Energy Future Holdings, the Dallas-based power producer formerly known as TXU, was the largest leveraged buyout in history when it was announced in 2007, with a value of $43.2 billion. At the end of the second quarter, KKR valued the company at 30 cents on the dollar.
Harrah’s, NXP
Harrah’s, the world’s largest casino company, was taken private in a $30.7 billion deal completed in January 2008. The Las Vegas-based firm’s owners have trimmed about $4.2 billion in debt through discount deals with banks and exchanges with creditors. Apollo valued the investment at 63 cents on the dollar as of June 30, according to an investor presentation obtained by Bloomberg.
Firms that were able to sell holdings had to cut the price or sell below cost. KKR and Boston-based Bain Capital LLC this month raised $476 million in an initial public offering of NXP Semiconductors NV after reducing the price to $14 a share from as much as $21. They bought the Dutch chipmaker in 2006 in a deal valuing the company at about $9.4 billion including debt. NXP has reported combined losses of $5.5 billion since then, and its current market value is $2.7 billion. KKR said this month that its stake in NXP was worth 50 cents on the dollar.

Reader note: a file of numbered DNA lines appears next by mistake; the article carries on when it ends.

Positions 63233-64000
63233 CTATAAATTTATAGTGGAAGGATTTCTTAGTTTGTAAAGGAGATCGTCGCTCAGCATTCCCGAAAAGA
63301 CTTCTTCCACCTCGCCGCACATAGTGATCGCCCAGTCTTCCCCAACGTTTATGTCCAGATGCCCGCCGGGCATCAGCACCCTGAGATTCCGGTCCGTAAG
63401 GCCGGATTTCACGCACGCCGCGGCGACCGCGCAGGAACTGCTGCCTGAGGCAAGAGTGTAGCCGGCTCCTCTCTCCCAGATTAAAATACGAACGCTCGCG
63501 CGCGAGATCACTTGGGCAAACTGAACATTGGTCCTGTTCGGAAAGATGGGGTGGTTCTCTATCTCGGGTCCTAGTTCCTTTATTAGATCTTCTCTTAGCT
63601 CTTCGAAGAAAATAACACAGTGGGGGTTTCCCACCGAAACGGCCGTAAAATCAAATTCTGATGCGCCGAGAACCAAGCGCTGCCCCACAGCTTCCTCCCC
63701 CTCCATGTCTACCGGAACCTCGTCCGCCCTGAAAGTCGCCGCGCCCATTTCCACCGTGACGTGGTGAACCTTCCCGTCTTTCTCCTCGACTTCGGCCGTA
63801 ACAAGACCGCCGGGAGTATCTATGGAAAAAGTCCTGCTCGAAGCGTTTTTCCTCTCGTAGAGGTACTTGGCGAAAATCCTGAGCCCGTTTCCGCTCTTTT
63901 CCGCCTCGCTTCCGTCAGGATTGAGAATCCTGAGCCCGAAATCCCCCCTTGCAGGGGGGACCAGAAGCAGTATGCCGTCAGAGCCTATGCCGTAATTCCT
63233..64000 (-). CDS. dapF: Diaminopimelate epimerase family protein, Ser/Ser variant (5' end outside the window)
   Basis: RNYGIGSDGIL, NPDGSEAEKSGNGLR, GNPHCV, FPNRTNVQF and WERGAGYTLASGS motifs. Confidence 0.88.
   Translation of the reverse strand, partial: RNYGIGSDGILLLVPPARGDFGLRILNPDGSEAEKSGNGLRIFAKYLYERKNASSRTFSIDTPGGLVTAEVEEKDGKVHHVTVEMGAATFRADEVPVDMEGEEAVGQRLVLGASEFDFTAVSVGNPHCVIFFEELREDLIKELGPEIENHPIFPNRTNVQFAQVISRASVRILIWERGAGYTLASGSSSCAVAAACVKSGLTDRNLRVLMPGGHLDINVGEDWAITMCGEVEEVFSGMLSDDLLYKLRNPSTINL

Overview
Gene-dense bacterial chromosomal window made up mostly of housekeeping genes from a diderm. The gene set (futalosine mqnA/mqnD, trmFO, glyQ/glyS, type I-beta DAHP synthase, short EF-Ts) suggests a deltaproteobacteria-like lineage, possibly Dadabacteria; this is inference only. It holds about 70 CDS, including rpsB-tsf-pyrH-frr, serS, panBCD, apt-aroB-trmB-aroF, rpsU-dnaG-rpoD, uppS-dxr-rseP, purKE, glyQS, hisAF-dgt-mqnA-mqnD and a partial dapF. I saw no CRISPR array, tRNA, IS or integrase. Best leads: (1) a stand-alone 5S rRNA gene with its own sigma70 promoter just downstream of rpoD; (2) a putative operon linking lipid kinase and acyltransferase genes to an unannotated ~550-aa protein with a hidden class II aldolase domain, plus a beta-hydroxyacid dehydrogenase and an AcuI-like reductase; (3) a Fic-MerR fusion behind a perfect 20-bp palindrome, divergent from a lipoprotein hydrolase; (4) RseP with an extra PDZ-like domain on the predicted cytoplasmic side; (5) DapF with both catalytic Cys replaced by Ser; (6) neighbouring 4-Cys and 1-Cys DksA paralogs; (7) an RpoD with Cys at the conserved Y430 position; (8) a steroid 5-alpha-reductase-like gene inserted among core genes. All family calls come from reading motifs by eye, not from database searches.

“Too much capital in any strategy, sector, time or place renders a market efficient, or hyper-efficient, and dilutes returns,” said Peter Yu, managing partner of Cartesian Capital, a New York-based private-equity firm.
Smaller Deals
Private-equity managers have been able to reap profits from some smaller deals of recent years. KKR’s Dollar General Corp., bought in 2007 for $7.3 billion, went public in November and sold shares at $21 apiece. The stock has gained 35 percent since then, and KKR sold part of its stake in a secondary offering in April. Chipmaker Avago Technologies Ltd., controlled by KKR and Silver Lake Partners, went public in August 2009 and has since conducted two secondary share sales.